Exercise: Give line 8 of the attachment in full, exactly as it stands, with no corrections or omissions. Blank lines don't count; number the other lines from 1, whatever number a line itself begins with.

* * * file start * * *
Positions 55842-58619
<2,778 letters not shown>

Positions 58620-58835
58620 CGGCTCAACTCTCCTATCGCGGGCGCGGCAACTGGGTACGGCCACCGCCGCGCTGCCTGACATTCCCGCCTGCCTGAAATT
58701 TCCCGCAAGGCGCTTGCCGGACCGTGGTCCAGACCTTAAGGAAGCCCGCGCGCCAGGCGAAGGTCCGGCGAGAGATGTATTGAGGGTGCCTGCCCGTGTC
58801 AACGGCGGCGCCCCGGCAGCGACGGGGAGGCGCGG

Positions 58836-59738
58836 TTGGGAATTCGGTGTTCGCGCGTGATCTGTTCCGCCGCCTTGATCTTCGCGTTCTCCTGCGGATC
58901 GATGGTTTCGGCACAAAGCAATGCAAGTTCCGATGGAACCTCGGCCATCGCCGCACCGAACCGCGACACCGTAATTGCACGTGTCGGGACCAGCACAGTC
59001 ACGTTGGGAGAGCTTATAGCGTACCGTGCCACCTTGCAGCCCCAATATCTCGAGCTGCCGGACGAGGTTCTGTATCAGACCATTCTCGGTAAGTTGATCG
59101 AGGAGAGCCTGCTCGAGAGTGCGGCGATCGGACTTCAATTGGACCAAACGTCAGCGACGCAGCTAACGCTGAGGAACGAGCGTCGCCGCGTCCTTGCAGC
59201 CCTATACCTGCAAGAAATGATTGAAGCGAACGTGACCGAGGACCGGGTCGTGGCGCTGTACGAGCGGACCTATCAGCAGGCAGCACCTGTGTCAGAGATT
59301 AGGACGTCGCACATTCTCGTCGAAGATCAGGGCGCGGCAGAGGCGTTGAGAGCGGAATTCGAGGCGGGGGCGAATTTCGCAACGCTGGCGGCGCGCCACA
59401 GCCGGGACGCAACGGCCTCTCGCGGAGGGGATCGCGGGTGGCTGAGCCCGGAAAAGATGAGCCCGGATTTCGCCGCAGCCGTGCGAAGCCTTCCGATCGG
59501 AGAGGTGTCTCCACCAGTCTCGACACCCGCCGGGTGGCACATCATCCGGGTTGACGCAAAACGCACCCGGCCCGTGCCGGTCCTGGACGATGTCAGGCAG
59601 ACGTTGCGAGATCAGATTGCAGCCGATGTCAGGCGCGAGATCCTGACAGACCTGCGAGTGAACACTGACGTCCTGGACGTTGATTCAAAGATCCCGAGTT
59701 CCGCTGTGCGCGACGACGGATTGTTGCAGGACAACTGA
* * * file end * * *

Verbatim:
58836 TTGGGAATTCGGTGTTCGCGCGTGATCTGTTCCGCCGCCTTGATCTTCGCGTTCTCCTGCGGATC